offer them in slavery to righteousness leading to holiness.”
Romans 6:19

John Owen said,

“Repeated acts of the consent of the will unto sin may beget a disposition and inclineableness of the will unto a proneness and readiness to consent unto sin upon easy solicitation.”

We need to understand how our habits influence our wills.

Habit = “prevailing disposition or character of a person’s thoughts and feelings.” They are in our minds and probably the most forceful influence on our wills. I have heard in the world of neurology that there are actual neuron pathways that are developed when we do something or think something – and the more we do or think that thing, the stronger that pathway becomes and the more our brains use that pathway. That’s the process of a habit taking hold in our brains. But when we stop using that pathway (doing or thinking that thing), the pathway begins to fade and over time, will disappear if not used. That’s when a habit is broken.

The easiest and best way to break a bad habit is to not only stop the bad thing, but to also then replace it with a good habit. We can’t just clear out all the junk and leave ourselves bare. Emptiness and idleness can be a doorway for the enemy to move in. So break those undesired habits and replace them with good habits of obedience.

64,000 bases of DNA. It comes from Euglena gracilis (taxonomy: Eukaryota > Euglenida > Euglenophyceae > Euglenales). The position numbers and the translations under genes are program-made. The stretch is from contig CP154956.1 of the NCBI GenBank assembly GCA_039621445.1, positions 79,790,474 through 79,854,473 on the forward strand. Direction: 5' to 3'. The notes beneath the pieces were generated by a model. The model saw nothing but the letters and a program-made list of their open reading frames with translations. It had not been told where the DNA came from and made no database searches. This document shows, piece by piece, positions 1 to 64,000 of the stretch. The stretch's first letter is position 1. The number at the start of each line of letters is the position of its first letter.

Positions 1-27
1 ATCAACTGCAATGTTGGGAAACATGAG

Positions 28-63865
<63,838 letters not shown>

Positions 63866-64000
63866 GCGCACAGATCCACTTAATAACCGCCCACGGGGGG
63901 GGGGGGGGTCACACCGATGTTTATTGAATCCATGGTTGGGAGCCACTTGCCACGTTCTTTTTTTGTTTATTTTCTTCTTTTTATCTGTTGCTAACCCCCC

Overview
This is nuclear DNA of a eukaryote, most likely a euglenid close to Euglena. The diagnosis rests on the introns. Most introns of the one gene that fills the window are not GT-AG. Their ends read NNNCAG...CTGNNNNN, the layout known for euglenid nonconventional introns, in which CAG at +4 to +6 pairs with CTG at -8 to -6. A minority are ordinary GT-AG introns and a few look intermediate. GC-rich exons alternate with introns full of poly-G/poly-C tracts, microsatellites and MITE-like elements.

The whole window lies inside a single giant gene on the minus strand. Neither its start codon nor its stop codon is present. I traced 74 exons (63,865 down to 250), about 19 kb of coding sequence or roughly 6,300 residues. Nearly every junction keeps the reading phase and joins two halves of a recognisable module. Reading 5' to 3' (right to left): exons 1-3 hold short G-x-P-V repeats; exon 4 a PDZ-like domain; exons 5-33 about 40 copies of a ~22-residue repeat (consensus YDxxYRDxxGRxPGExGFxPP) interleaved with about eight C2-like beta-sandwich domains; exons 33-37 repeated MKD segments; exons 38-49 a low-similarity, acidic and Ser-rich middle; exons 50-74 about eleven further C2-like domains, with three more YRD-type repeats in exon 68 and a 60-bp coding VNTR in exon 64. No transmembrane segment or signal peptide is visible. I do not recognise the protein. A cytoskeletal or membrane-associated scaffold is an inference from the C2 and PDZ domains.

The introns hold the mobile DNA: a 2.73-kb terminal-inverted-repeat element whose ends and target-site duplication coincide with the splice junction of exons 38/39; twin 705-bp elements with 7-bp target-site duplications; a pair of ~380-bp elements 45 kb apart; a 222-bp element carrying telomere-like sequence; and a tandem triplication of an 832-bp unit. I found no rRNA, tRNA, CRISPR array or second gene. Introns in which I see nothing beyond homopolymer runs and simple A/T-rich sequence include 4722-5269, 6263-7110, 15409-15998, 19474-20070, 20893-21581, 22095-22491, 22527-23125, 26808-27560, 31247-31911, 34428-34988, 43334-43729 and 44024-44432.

We put off the old self and put on the new. Just remember that it’s futile to attempt this in our own power. We need the power of the Holy Spirit – working in cooperation with and dependence on Him.

Jerry gives us four principles we can follow to train ourselves in godliness:

  1. Frequent repetition – focus on saying no to sins that we are most vulnerable to. Then God leads us to other areas. Along with saying no to those sins, develop thinking thoughts that are pure, true, and good, and habits of prayer and reading Scripture. (This lets the bad habit pathways fade away and reinforces the new good pathways.)
  2. Never let an exception occur – don’t fall for a “just this once” temptation.
  3. Diligence in all areas is required to ensure success in one area – if we indulge a habit that we think “isn’t too bad,” it weakens our wills in all other areas.
  4. Don’t be discouraged by failure – we’re only failures if we give up and stop trying. If we keep working, regardless of how often we fail, we can see progress.

Jerry closes chapter 14 with this paragraph:

“It is vain to guard our minds and emotions against that which comes from without if we do not at the same time deal with habits of sin which are within. The battle for holiness must be fought on two fronts – without and within. Only then will we see progress toward holiness.”

For your journal:

1. How do the following verses describe our responsibility concerning our reason, emotions, and will? Romans 6:19, Romans 12:2, Colossians 3:1-2, James 4:7-8

2. Carefully read Proverbs 2:1-12. If we desire to guard our minds from evil, what must we do?

3. Review the four principles for acquiring or breaking a habit. Select a habit you want to acquire or break, and write a plan and how the four principles can help you.